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Re: [Fsfe-uk] Administrivia: html duplicates

From: Chris Croughton
Subject: Re: [Fsfe-uk] Administrivia: html duplicates
Date: Sun, 27 Jan 2008 13:09:17 +0000
User-agent: Mutt/1.5.11

On Sat, Jan 26, 2008 at 11:06:01PM +0000, Alex Hudson wrote:
> On Sat, 2008-01-26 at 22:10 +0000, Jon Grant wrote:
> > I don't think there is any noticeable difference in Thunderbird loading 
> > my mailbox or email msg which are in HTML (CPU increases in last decade 
> > eliminated any conversion time cost). Perhaps this is just mutt "not 
> > being very good"? ;) If it is, why not just swithc to a "better" client?

No, I'm running mutt on my home machine, which fetches it using
fetchmail.  CPU time is not a problem, disk reading time is.

What 'better' client?  Oh, mutt isn't perfect but it works over ssh in
text only mode just fine.  I tried pine and Do Not Want.  Way back elm
wasn't bad but it was a pig to build (no autoconfigure and on several
systems I never got it to build at all).

> In technical terms, there shouldn't be vast difference between loading
> plain text mails and loading HTML mails - for the most part, that
> information comes from an index, so the actual size/content of a mail is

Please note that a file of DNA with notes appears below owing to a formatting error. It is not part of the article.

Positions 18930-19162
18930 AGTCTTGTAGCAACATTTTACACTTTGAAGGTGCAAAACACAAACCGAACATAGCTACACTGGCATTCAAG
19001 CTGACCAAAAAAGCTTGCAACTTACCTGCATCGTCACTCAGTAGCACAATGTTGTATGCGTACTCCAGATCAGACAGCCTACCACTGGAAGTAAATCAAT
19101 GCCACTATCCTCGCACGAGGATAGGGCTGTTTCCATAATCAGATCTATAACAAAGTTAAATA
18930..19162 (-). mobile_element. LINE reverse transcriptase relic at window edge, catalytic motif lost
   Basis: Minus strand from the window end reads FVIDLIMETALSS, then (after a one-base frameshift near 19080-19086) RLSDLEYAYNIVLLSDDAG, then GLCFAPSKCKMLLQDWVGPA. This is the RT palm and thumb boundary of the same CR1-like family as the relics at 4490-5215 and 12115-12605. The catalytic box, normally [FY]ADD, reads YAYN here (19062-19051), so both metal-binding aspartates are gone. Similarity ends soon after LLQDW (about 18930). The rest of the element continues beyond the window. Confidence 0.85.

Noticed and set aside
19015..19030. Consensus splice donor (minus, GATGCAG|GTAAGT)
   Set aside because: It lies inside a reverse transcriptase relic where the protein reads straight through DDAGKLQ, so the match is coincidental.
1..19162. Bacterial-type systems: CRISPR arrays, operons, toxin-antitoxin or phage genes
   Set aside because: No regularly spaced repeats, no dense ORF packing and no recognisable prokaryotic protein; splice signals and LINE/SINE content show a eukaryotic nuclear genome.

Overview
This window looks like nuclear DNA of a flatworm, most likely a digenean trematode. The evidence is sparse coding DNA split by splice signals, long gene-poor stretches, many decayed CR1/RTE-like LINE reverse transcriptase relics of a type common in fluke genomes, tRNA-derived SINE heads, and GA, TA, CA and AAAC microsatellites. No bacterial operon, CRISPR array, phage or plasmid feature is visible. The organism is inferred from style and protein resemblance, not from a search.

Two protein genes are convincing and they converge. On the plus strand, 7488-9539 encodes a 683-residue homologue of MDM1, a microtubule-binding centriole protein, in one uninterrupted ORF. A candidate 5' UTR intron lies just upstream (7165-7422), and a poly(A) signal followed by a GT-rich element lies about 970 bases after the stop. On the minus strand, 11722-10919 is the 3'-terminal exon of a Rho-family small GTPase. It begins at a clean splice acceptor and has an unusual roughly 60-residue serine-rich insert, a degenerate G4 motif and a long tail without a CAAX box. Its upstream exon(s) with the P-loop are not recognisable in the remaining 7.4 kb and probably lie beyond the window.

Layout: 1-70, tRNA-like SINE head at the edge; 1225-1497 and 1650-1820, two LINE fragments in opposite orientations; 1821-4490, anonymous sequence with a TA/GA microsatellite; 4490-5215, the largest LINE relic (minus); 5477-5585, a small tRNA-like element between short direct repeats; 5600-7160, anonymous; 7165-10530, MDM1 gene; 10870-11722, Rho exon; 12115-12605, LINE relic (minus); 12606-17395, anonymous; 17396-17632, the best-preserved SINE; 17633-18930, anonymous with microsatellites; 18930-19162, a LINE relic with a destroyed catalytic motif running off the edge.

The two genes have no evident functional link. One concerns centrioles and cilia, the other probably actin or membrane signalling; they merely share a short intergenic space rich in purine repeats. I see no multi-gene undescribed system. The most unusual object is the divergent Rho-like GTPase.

> inconsequential.

I don't know what keeps an index, mutt certainly doesn't because it uses
straight .mbx format with all emails in a file (OK, multiple files which
I sort into using procmail, but for instance AFFS list is a single
file).  So when it reads it in it has to read the whole file.

> Ditto the actual on disk storage: in terms of file size, sure, HTML is
> bigger. In terms of file system blocks, it's less clear - for the most
> part, HTML mails take the same number of blocks in storage.

Only if you have one email per file and that is less than an allocation
unit (inode, bock, whatever).  However, since a typical email on this
list is a little over 5kB (23704903 bytes / 4617 mails = 5134) that's
just over a 4k inode on average as pure text which would be probably 3
times that with the same in HTML.  Unless your blocks are 8kB or above,
in which case you are wasting most of the space anyway.

> And in terms of bandwidth: to be honest, unless you're blocking spam
> mails based on envelope, it's irrelevant anyway, because hams make up
> such a small proportion of overall mail.

That depends where you do filtering.  Yes, in terms of total net
bandwidth (or for an ISP) it's insignificant, but for those who do their
spam filtering at a server it is significant compared to the spam which
gets through.

> I don't think the pure technical argument is persuasive. The practical
> argument is much more relevant - in terms of the HTML actually emitted -
> but on technical grounds, I actually think HTML wins the theory.

Well, how about a social argument -- it gets people annoyed and they
don't bother reading the messages?

Chris C

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